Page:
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senior woman and healthcare worker

It’s difficult to plan a smart funding solution if you don’t know the cost of something. The lack of understanding of actual long term care costs is one of the major reasons many people don’t make long term care planning a priority. Since virtually all long term care historically was provided by unpaid family members, many families haven’t experienced the financial pressure of paying for professional care.

In order to plan for the cost of long term care, it’s important to know what type of care is being provided:

·     Is it occasional home care, perhaps provided by an unlicensed neighbor?

·     Is it round-the-clock home care by a licensed professional under the supervision of an agency?

·     Or is the care to be provided in an Assisted Living facility or a Nursing Home?

·     If in a facility, is it a private room or unit, and does the cost of care vary depending on the type of care needed?

This brings up another difficulty. Often we don’t know when care will be needed in the future – perhaps decades from the time we are sitting down to plan. With inflation, the cost of care can double roughly every 18 years or so. So it’s easy to see how a client’s financial plan or estate plan could dwindle significantly if care was needed when elderly.

Additionally, the cost of care varies dramatically by state, and it can vary significantly by region or city within a state. Massachusetts will be a more expensive care state compared to Florida, for example.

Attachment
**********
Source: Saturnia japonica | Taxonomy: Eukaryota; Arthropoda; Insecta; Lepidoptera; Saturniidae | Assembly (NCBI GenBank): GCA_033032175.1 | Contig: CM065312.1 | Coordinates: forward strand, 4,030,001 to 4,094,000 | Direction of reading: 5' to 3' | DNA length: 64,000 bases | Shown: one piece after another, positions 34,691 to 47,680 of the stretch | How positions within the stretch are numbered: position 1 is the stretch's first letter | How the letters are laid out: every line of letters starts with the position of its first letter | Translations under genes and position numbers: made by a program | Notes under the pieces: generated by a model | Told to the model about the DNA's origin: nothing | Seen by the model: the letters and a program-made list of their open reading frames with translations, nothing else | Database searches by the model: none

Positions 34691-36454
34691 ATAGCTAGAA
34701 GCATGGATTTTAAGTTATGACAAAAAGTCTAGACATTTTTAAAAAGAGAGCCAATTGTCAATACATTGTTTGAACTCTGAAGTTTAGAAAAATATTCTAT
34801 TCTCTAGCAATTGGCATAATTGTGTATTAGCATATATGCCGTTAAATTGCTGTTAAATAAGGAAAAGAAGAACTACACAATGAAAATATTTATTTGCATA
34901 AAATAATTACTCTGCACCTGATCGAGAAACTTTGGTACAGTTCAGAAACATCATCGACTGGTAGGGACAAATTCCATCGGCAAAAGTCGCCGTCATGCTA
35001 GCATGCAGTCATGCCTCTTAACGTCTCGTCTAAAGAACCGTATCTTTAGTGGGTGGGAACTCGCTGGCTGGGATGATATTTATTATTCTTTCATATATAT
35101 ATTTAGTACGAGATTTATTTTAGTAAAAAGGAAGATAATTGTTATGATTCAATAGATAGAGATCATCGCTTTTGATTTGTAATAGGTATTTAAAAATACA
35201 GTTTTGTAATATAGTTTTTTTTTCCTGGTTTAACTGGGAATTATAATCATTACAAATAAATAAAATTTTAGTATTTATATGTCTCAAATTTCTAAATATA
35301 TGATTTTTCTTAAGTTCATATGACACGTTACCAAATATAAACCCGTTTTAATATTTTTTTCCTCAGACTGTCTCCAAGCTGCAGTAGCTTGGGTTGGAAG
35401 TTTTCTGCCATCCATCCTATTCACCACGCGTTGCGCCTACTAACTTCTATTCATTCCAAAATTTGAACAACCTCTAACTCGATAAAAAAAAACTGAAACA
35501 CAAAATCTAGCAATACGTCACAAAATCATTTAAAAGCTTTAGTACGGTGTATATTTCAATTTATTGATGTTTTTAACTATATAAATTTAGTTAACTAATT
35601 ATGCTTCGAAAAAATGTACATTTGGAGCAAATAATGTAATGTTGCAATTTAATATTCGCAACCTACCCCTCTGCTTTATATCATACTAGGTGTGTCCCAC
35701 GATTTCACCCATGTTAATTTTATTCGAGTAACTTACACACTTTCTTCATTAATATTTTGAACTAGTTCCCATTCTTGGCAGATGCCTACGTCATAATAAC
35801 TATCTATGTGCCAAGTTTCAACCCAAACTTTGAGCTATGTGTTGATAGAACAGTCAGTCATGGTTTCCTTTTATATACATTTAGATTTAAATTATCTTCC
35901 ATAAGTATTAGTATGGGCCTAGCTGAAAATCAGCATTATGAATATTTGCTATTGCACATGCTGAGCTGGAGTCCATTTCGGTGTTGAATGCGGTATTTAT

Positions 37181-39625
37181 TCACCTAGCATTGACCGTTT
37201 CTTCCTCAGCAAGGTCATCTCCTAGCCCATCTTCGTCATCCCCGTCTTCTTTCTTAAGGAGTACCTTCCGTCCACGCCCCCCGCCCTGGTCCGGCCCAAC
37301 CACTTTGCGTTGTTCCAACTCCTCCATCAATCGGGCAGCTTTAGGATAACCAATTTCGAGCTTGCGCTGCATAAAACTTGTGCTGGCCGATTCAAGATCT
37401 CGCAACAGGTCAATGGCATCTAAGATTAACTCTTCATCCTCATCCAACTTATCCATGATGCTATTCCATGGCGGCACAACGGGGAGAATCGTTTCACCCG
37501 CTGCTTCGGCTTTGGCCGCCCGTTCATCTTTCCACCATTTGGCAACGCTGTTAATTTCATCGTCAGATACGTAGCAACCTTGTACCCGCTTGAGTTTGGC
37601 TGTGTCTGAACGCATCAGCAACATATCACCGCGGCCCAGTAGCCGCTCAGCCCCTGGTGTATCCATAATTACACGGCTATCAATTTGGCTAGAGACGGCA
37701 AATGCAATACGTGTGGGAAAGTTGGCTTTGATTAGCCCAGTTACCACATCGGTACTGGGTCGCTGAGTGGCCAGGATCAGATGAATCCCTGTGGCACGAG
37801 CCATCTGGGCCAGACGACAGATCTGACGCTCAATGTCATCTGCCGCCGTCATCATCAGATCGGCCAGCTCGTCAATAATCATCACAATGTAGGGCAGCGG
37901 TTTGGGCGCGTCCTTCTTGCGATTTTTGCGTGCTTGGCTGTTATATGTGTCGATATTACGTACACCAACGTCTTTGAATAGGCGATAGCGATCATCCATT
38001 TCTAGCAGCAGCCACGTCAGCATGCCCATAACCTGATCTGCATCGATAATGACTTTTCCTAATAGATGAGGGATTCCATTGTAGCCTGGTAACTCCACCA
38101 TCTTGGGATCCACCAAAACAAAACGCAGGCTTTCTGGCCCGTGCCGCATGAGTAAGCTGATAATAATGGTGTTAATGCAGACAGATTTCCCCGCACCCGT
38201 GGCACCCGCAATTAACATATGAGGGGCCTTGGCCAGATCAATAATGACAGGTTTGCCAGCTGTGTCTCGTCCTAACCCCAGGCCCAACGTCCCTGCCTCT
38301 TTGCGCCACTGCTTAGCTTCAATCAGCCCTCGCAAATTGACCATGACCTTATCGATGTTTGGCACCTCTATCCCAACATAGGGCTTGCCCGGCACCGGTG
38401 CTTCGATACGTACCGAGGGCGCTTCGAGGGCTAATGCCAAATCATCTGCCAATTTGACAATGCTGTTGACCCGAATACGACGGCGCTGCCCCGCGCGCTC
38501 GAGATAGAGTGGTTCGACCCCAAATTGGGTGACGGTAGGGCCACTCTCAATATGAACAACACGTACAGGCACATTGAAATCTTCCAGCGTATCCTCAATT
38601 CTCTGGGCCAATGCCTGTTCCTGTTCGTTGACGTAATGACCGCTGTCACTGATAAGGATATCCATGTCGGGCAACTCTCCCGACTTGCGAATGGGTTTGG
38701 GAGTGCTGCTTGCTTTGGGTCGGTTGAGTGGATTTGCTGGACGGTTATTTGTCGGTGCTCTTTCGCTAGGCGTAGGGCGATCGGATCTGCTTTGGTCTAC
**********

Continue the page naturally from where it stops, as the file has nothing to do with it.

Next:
According to the 2020 Cost of Care Survey conducted by Genworth Financial, the average cost of various types of care last year were significantly higher in Boston than nationally. Here’s a comparison with Orlando, Florida:

  • Home Care – $5,720/month in Boston and $3,813/month in Orlando
  •  Assisted Living – $6,100/month in Boston and $3,700/month in Orlando
  • Private Nursing Home room – $14,509/month in Boston, but $9703/month in Orlando

With longevity increasing, it’s not hard to imagine that these figures could double, perhaps twice, by the time baby boomers require care.

 When planning for long term care, it’s important to keep in mind the following variables:

·     The cost of care varies not only by location but also by the type of care desired;

·     The duration of the care need is an unknown;

·     Uncertainty of whether care will be needed decades down the road or much sooner;

·     What client resources and liquidity are available when care may be needed.

A Long Term Care Specialist can be your best ally in this complex area of planning.